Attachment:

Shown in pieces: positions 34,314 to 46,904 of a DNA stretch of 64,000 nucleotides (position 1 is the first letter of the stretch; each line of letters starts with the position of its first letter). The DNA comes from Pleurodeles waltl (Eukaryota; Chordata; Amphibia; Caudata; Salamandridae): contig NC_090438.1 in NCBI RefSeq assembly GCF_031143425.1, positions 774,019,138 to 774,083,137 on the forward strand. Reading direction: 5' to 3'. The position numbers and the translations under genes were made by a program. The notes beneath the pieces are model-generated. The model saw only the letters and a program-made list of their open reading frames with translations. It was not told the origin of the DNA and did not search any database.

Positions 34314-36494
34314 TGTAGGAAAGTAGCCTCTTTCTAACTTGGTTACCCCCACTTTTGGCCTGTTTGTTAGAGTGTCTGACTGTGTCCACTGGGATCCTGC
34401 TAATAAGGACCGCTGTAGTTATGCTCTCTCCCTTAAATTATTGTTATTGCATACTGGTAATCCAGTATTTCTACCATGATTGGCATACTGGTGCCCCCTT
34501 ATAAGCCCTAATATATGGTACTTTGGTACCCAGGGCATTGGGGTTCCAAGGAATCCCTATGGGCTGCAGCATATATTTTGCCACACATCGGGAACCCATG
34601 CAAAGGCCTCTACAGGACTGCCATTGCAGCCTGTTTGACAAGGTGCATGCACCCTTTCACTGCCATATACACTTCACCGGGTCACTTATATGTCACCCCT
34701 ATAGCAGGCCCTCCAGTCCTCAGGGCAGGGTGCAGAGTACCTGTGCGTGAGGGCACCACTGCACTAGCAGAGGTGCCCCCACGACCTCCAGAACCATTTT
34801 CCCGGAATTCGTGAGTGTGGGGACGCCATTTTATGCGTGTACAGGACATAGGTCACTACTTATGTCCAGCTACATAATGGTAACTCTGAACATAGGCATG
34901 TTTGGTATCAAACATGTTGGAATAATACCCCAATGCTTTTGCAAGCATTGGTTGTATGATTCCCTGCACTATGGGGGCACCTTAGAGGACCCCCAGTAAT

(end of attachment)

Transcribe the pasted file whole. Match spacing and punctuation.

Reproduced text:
Shown in pieces: positions 34,314 to 46,904 of a DNA stretch of 64,000 nucleotides (position 1 is the first letter of the stretch; each line of letters starts with the position of its first letter). The DNA comes from Pleurodeles waltl (Eukaryota; Chordata; Amphibia; Caudata; Salamandridae): contig NC_090438.1 in NCBI RefSeq assembly GCF_031143425.1, positions 774,019,138 to 774,083,137 on the forward strand. Reading direction: 5' to 3'. The position numbers and the translations under genes were made by a program. The notes beneath the pieces are model-generated. The model saw only the letters and a program-made list of their open reading frames with translations. It was not told the origin of the DNA and did not search any database.

Positions 34314-36494
34314 TGTAGGAAAGTAGCCTCTTTCTAACTTGGTTACCCCCACTTTTGGCCTGTTTGTTAGAGTGTCTGACTGTGTCCACTGGGATCCTGC
34401 TAATAAGGACCGCTGTAGTTATGCTCTCTCCCTTAAATTATTGTTATTGCATACTGGTAATCCAGTATTTCTACCATGATTGGCATACTGGTGCCCCCTT
34501 ATAAGCCCTAATATATGGTACTTTGGTACCCAGGGCATTGGGGTTCCAAGGAATCCCTATGGGCTGCAGCATATATTTTGCCACACATCGGGAACCCATG
34601 CAAAGGCCTCTACAGGACTGCCATTGCAGCCTGTTTGACAAGGTGCATGCACCCTTTCACTGCCATATACACTTCACCGGGTCACTTATATGTCACCCCT
34701 ATAGCAGGCCCTCCAGTCCTCAGGGCAGGGTGCAGAGTACCTGTGCGTGAGGGCACCACTGCACTAGCAGAGGTGCCCCCACGACCTCCAGAACCATTTT
34801 CCCGGAATTCGTGAGTGTGGGGACGCCATTTTATGCGTGTACAGGACATAGGTCACTACTTATGTCCAGCTACATAATGGTAACTCTGAACATAGGCATG
34901 TTTGGTATCAAACATGTTGGAATAATACCCCAATGCTTTTGCAAGCATTGGTTGTATGATTCCCTGCACTATGGGGGCACCTTAGAGGACCCCCAGTAAT